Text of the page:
September 13th 2010 12:22
As if South Africa doesn’t already have enough of its own problems to deal with, the country is now also burdened with having to accommodate destitute aliens, or at least that’s what Neill Blomkamp would have us believe in his extraordinary sci-fi directorial debut District 9.
Twenty years ago, aliens first appeared on Earth. They didn’t attack humans, nor did they have any intentions for planetary conquest. Rather, they were refugees from their home planet. And so, after the world’s nations argued over what to do with them, they were sent to the township wastelands of Johannesburg, known as District 9. This daringly politically incorrect imagined history is quite a hurdle to overcome for the viewer’s imagination, but what begins as an absurd scenario quickly unravels into an engrossing, wholly believable tale.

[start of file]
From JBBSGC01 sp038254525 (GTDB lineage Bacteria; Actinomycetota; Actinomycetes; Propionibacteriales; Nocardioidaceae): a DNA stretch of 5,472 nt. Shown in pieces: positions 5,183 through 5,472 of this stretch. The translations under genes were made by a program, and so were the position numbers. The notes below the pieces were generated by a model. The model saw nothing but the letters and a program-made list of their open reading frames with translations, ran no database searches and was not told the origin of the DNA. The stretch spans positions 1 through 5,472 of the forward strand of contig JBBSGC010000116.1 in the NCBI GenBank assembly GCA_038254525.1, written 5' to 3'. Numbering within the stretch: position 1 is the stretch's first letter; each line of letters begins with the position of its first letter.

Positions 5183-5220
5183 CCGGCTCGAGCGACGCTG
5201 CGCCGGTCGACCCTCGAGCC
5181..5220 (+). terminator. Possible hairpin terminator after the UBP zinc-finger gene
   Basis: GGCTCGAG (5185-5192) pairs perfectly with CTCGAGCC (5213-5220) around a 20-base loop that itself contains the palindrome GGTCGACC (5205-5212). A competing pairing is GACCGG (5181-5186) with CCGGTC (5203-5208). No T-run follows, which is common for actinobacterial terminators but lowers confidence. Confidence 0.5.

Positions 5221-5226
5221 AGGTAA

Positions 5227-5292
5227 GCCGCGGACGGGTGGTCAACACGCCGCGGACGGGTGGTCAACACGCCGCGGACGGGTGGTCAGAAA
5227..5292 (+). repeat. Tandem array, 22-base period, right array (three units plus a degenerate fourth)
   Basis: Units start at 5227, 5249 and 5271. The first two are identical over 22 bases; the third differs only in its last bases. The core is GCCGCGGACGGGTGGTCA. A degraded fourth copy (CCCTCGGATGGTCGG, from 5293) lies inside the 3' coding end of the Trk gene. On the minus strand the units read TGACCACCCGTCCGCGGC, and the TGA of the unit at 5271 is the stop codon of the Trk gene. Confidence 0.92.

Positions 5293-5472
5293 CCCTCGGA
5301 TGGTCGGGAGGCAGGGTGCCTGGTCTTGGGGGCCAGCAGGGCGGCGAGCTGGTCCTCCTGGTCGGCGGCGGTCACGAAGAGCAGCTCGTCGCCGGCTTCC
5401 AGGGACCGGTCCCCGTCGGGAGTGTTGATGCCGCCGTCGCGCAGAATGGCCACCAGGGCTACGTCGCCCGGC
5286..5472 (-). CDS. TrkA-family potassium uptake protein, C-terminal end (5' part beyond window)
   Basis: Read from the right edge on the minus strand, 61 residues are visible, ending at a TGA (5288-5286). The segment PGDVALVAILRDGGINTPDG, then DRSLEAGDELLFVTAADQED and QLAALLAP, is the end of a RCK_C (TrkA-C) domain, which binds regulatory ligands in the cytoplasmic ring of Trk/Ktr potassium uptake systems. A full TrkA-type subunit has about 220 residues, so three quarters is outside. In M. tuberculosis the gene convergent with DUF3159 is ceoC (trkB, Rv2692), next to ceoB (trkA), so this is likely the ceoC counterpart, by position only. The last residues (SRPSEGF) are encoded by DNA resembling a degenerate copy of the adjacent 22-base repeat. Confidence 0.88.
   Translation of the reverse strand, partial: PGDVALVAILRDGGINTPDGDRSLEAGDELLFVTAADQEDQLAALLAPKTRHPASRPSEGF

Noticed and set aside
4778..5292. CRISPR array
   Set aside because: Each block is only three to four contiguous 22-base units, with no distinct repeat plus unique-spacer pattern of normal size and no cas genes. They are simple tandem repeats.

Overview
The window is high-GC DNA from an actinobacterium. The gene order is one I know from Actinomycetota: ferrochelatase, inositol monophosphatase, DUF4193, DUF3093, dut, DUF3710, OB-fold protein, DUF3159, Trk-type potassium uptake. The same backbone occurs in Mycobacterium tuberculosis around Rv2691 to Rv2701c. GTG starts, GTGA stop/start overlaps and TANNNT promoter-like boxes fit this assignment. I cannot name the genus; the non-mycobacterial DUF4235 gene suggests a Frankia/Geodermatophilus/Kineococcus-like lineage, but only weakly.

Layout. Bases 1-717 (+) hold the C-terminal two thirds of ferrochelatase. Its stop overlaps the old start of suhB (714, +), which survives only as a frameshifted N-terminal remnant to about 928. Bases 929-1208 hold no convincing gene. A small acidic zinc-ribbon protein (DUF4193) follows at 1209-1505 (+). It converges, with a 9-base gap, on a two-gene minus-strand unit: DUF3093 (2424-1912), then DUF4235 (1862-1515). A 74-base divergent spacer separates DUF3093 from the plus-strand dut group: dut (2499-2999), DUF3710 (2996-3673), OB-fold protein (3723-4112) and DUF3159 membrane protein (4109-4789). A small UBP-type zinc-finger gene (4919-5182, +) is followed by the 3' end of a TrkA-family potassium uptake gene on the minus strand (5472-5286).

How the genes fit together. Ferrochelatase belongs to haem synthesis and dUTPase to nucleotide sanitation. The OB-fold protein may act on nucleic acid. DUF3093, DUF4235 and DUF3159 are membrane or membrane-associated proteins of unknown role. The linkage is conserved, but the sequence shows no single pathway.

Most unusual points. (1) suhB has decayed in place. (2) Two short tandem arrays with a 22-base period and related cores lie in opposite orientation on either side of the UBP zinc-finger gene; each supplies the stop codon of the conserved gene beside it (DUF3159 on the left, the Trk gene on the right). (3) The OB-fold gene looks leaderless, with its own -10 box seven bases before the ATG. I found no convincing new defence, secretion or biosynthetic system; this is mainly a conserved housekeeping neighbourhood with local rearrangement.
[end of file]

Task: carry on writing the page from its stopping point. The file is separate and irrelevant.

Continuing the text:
When the South Africans grow sick of having to coexist with the odd species, private corporation MNU is assigned the job of evicting the aliens from District 9. In the process, the film’s unlikeable protagonist, Wikus (Sharlto Copley), is contaminated with an alien virus, which mutates his human DNA. This recycled plot device owes much to the 1986 gross-out The Fly, and it works terrifically well, managing to really get under the skin of squirmish audiences.
Producer Peter Jackson shepherded Blomkamp’s tremendous debut, and his influences show. The special effects and stunts are startlingly real, and the aliens are not cheaply made. To some, the aliens might become somewhat allegorical, either for South Africa’s apartheid past or for its current refugee problem. In any case, the xenophobic message of the film cannot be divorced from its setting. This is science fiction like no other.